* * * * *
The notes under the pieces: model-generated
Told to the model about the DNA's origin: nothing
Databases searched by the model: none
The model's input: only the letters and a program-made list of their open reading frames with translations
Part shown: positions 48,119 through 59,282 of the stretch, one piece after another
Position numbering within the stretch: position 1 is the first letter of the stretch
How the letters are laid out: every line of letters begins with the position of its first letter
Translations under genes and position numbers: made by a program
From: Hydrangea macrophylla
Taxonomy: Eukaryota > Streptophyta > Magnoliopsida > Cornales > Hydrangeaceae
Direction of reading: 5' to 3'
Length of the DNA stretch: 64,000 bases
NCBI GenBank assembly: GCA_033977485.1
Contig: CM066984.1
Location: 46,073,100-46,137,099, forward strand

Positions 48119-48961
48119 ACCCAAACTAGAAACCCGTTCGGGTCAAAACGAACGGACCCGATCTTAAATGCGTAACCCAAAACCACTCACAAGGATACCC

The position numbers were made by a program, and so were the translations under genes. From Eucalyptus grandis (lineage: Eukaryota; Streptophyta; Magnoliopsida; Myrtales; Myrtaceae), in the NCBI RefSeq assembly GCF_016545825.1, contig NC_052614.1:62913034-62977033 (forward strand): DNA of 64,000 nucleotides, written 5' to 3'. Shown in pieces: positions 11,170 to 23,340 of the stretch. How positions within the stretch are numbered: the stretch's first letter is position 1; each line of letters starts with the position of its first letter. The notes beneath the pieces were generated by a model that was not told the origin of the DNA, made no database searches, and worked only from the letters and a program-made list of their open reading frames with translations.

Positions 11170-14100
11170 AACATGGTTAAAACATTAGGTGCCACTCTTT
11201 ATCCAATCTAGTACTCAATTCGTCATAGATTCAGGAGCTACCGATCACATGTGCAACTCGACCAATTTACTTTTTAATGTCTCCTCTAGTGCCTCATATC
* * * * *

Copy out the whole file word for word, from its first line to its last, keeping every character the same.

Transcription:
The notes under the pieces: model-generated
Told to the model about the DNA's origin: nothing
Databases searched by the model: none
The model's input: only the letters and a program-made list of their open reading frames with translations
Part shown: positions 48,119 through 59,282 of the stretch, one piece after another
Position numbering within the stretch: position 1 is the first letter of the stretch
How the letters are laid out: every line of letters begins with the position of its first letter
Translations under genes and position numbers: made by a program
From: Hydrangea macrophylla
Taxonomy: Eukaryota > Streptophyta > Magnoliopsida > Cornales > Hydrangeaceae
Direction of reading: 5' to 3'
Length of the DNA stretch: 64,000 bases
NCBI GenBank assembly: GCA_033977485.1
Contig: CM066984.1
Location: 46,073,100-46,137,099, forward strand

Positions 48119-48961
48119 ACCCAAACTAGAAACCCGTTCGGGTCAAAACGAACGGACCCGATCTTAAATGCGTAACCCAAAACCACTCACAAGGATACCC

The position numbers were made by a program, and so were the translations under genes. From Eucalyptus grandis (lineage: Eukaryota; Streptophyta; Magnoliopsida; Myrtales; Myrtaceae), in the NCBI RefSeq assembly GCF_016545825.1, contig NC_052614.1:62913034-62977033 (forward strand): DNA of 64,000 nucleotides, written 5' to 3'. Shown in pieces: positions 11,170 to 23,340 of the stretch. How positions within the stretch are numbered: the stretch's first letter is position 1; each line of letters starts with the position of its first letter. The notes beneath the pieces were generated by a model that was not told the origin of the DNA, made no database searches, and worked only from the letters and a program-made list of their open reading frames with translations.

Positions 11170-14100
11170 AACATGGTTAAAACATTAGGTGCCACTCTTT
11201 ATCCAATCTAGTACTCAATTCGTCATAGATTCAGGAGCTACCGATCACATGTGCAACTCGACCAATTTACTTTTTAATGTCTCCTCTAGTGCCTCATATC